It is the journey and not the destination!



Grebbestad is a city in Tanum and one of Bohuslän`s most popular seaside resorts. As in so many other places in Bohuslän, fishing and seafaring has in the past been significant industries, and even today there are still several fishing trawler left in Grebbestad.

In the area around Grebbestad are also several interesting ancient monuments, such as a stone labyrinth and an ancient castle. Remains of similar nature have been found in several places further south in Europe, which could mean that early Bohusläningarna had contact with people in southern European cultures.

History and curiosities

Remains from the Iron Age shows that the area around Grebbestad been inhabited since ancient times. The fist time Grebbestad appear in the historical sources is at the beginning of the 1600`s, when the locals put their mark on the tax roll and settlement marks on the maps.

Industries such as trading, shipping, canning and fishing industries contributed to the development of the city during the 1800`s. In 1858 there were seven cargo ships in Grebbetad, and there where mainly timber and grain that was shipped out. During the last decade of 1800`s many stonemasons moved in to the community when the stone industry started. (In fact one of the spectacular views when passing these areas with boat)

Already in the late 1800`s Grebbestad became a seaside resort with mud cure as speciality. Th mud in the bay was then considered to be very health. During this period there was both warm and cold baths, longest preserved cold bath house was demolished in 1974.

Poet Ebba Lindquist (1908-1995) grew up in Grebbestad and as a tribute to her; a place with four boulders with some of here poems has been created. Evert Taube also has some connection to the resort. Here he wrote "En solid morgon" and "Så länge skutan kan gå" when he was staying at Otterö outside Grebbestad in the summer of 1954.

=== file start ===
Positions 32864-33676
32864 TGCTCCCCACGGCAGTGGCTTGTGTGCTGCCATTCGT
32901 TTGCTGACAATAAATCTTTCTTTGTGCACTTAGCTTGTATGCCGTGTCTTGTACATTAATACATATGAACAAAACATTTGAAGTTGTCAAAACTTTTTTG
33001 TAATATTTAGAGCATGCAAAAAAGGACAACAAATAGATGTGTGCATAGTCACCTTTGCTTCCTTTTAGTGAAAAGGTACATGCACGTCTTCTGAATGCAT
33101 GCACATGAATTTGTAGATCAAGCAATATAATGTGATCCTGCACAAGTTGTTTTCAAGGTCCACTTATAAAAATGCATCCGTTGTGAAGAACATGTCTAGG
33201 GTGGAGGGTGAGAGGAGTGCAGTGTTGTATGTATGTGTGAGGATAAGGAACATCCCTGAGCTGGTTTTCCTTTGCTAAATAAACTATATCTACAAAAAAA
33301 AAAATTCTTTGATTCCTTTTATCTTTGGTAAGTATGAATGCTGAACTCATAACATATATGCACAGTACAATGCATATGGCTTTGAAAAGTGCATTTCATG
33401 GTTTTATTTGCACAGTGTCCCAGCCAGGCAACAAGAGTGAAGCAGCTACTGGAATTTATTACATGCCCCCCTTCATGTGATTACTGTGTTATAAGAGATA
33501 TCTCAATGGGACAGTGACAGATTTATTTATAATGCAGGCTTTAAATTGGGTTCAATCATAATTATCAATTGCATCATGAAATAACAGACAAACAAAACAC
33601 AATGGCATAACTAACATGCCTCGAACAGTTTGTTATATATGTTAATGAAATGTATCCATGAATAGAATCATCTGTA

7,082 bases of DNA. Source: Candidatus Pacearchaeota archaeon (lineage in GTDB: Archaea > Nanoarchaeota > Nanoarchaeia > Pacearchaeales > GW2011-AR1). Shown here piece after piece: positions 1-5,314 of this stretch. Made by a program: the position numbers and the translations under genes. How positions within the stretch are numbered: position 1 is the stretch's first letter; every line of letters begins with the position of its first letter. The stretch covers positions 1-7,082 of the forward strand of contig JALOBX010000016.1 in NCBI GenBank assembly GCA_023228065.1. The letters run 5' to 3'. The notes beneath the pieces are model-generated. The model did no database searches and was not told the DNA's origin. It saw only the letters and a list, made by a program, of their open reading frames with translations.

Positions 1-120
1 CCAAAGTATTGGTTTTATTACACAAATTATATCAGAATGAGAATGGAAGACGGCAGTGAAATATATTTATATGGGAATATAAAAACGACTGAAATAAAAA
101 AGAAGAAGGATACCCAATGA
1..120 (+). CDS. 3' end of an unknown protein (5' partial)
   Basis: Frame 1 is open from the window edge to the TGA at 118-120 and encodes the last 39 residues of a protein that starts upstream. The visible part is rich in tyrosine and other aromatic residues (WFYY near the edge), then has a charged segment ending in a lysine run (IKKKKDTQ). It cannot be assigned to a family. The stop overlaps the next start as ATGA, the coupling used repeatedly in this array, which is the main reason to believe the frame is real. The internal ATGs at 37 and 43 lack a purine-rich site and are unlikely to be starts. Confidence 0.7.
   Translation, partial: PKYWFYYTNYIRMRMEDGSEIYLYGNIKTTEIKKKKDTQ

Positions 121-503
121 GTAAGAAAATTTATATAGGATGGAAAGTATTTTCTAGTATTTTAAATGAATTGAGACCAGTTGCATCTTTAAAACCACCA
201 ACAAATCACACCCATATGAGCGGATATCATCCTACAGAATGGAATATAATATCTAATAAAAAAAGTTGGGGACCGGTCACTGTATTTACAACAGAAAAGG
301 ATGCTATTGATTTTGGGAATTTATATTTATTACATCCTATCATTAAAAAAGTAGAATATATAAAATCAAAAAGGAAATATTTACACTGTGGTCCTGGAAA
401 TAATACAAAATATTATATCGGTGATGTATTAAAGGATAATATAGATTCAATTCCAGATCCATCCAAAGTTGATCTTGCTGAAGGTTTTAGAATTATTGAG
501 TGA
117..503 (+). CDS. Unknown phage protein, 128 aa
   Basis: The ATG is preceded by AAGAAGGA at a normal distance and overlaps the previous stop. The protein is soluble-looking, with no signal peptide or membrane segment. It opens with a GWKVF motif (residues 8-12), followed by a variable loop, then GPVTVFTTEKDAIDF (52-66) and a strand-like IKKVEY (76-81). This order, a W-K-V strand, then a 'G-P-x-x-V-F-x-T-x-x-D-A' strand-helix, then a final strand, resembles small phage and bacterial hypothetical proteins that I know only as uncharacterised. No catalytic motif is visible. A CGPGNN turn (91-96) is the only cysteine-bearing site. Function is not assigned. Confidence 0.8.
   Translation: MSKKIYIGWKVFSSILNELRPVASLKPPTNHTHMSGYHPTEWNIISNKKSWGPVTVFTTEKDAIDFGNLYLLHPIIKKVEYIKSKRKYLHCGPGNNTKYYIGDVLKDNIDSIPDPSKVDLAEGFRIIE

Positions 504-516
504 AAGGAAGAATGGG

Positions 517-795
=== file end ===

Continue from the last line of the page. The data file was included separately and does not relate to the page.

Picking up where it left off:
Greby graveyard outside Grebbestad is the largest graveyard around Bohuslän. More than 180 graves are visible on the surface, but under the ground lies probably many more. According to legend, is fallen Scottish warriors buried in the mounds. The graves where investigated in 1873 and could then be dated to the Iron Age, around 400-500 a.c.

Outside Grebbestad is the labyrinth Ulmekärr, probably from the Iron Age. Labyrinths are among the most enigmatic ancient sites and they are almost always in costal areas. Similar labyrinths like the one in Ulmekärr, can also be found around the Mediterranean, the Atlantic coast of British Islands and elsewhere in Scandinavia. The purpose of the construction of the labyrinth is probably about luck and fertility.

Röö-stone on Otterön has inscriptions in runes of the so-called older runic alphabet. The text on the stone tells of Swabaharjar, who became betrayed. The name comes from the an area of modern Germany.

In the nature reserve at Otterön is remarkable shell banks. At the ponds are shell banks of special geological interest, since they are largely made up of fossils of lime stored red seaweeds and not of fossils from different animal species. On Otterön are most lime-plants occurring in northern Bohuslän, such as orchids.
Inside the city Grebbestad is local church in the Gothic Revival style built in granite in the 1890`s. The Church`s most prominent and most valuable decoration glass mosaic in the choir as artist Joe Milla, did in 1965. A church of a different kind is Monk`s Church by the sea just north of Grönemad. There is a tunnel -like formation from the ice age with a depth of 12 meters. At the beach is a large boulder called the altar stone.